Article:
Discourse Perspectives on English

Medieval to modern

Editors
| University of Turku
| University of Turku
HardboundAvailable
ISBN 9789027253613 (Eur) | EUR 110.00
ISBN 9781588114709 (USA) | USD 165.00
 
e-Book
ISBN 9789027295729 | EUR 110.00 | USD 165.00
 
Covering nearly one thousand years, this volume explores medieval and modern English texts from fresh perspectives. Within the relatively new field of historical discourse linguistics, the synchronic analysis of large textual units and consideration of text-external features in relation to discourse has so far received little attention. To fill that gap, this volume offers studies of medieval instructional and religious texts and correspondence from the early modern period. The contributions highlight writer-audience relationships, the intended use of texts, descriptions of text-type, and questions of orality and manuscript contextualization. The topics, ranging from the reception of Old English texts to the conventions of practical instruction in Middle English to the epistolary construction of science in early Modern English, are directly relevant to historical linguists, discourse and text linguists, and students of the history of English.
[Pragmatics & Beyond New Series, 119]  2003.  viii, 243 pp.
Publishing status: Available
Table of Contents
Preface
vii
Introduction
Ruth Carroll, Risto Hiltunen, Matti Peikola, Janne Skaffari, Sanna-Kaisa Tanskanen, Ellen Valle and Brita Wårvik
1–12
“When you read or hear this story read”: Issues of orality and literacy in Old English texts
Brita Wårvik
13–55
Telling the anchorite code: Ancrene Wisse on language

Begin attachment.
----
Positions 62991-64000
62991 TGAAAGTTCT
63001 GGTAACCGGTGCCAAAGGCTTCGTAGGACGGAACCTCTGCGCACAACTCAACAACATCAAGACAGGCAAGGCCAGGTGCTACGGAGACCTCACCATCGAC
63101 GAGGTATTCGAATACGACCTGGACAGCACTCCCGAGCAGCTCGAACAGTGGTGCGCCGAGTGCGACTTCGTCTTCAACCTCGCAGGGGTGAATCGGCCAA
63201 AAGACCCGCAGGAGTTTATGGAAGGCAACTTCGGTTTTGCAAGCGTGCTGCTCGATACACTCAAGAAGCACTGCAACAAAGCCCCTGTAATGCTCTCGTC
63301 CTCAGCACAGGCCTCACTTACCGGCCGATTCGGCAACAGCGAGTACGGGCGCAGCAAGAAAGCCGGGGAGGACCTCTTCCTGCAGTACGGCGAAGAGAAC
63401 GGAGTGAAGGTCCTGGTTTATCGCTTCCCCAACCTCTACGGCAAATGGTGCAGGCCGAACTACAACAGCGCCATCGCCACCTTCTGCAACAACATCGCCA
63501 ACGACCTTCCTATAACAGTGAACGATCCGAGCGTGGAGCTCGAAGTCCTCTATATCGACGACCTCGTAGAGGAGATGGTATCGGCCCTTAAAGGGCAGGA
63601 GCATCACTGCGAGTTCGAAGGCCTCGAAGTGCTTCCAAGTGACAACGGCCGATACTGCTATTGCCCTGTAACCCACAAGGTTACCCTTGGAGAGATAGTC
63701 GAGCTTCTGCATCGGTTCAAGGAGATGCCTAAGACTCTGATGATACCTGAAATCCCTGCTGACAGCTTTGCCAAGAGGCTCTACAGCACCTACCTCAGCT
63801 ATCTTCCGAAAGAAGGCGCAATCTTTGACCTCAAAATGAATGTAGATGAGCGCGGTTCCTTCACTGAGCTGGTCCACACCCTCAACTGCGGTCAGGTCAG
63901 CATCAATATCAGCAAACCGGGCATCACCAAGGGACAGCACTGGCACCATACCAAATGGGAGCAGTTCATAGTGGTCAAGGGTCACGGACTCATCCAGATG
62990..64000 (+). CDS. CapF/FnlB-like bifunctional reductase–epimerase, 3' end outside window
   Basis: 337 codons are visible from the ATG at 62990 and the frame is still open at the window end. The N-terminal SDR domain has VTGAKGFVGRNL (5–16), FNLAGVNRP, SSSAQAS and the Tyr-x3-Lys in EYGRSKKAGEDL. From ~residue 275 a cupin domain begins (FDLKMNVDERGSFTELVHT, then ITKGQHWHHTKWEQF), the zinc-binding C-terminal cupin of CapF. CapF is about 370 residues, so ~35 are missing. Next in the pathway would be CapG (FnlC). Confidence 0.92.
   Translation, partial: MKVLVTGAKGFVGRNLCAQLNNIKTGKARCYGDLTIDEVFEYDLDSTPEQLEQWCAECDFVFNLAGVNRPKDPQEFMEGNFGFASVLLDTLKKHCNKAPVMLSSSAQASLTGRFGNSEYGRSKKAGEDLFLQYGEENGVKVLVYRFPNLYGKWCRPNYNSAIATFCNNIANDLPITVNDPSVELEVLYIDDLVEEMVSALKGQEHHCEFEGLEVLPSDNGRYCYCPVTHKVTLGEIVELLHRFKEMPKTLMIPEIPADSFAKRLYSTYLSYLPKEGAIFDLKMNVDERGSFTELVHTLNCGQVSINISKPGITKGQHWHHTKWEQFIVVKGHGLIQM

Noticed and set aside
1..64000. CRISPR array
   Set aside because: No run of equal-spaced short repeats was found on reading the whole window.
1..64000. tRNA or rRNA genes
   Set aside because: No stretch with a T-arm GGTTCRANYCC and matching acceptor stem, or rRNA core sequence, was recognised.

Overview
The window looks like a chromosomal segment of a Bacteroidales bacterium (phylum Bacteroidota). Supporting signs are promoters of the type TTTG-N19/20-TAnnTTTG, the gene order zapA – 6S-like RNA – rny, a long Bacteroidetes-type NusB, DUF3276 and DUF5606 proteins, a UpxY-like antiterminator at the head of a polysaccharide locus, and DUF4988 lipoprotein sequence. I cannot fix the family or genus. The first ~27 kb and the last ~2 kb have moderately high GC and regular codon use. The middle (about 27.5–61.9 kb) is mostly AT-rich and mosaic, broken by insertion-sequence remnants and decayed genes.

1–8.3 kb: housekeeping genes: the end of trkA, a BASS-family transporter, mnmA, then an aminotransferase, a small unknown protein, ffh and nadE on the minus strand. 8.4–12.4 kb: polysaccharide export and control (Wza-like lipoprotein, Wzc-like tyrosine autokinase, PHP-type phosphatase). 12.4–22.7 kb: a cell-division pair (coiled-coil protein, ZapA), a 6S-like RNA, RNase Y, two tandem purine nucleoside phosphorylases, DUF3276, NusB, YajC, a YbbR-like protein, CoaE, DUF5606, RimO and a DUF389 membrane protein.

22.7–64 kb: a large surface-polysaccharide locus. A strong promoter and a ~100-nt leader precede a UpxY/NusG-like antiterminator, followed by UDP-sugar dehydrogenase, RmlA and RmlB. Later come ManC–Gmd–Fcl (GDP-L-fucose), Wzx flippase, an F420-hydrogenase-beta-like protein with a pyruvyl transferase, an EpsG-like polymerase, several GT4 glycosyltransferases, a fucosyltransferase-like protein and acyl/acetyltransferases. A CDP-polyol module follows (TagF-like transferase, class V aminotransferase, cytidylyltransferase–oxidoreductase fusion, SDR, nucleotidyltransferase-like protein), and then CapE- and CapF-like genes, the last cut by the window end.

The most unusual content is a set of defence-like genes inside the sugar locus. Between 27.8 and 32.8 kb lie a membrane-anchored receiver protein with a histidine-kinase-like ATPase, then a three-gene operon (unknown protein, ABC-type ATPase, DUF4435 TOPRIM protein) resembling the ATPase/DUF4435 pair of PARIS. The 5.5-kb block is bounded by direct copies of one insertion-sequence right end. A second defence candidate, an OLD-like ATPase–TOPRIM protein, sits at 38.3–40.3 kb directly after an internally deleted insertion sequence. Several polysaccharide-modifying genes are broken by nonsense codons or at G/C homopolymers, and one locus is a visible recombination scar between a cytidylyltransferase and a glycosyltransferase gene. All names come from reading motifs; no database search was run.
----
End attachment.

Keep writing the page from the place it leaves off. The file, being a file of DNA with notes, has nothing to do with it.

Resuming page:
Risto Hiltunen
57–76
Lexical borrowings in early Middle English religious discourse: A case study of Sawles Warde
Janne Skaffari
77–104
The catalogue: A late Middle English Lollard genre?
Matti Peikola
105–135
Recipes for laces: An example of a Middle English discourse colony
Ruth Carroll
137–165
“Best patterns for your imitation”: Early modern letter-writing instruction and real correspondence
Sanna-Kaisa Tanskanen
167–195
“Let me not lose yr love & friendship”: The negotiation of priority and the construction of a scientific identity in seventeenth-century natural history
Ellen Valle
197–234
Index
235–237
“[...] all authors contribute to historical linguistics in more than one respect: First, they present new findings for the specific subject areas discussed in their chapters; secondly, they offer suggestions and generalisations regarding the discourse colony, text-type or genre under scrutiny; and thirdly, the authors directly or indirectly raise methodological issues for future studies of their topics. Seen as a whole, the book has pioneering spirit in that it names and outlines central problems with which historical linguistics today is faced. These problems range from difficulties of contextualisation to issues of systematic analysis of data.”
Subjects
BIC Subject: CFG – Semantics, Pragmatics, Discourse Analysis
BISAC Subject: LAN009000 – LANGUAGE ARTS & DISCIPLINES / Linguistics / General
U.S. Library of Congress Control Number:  2003062994 | Marc record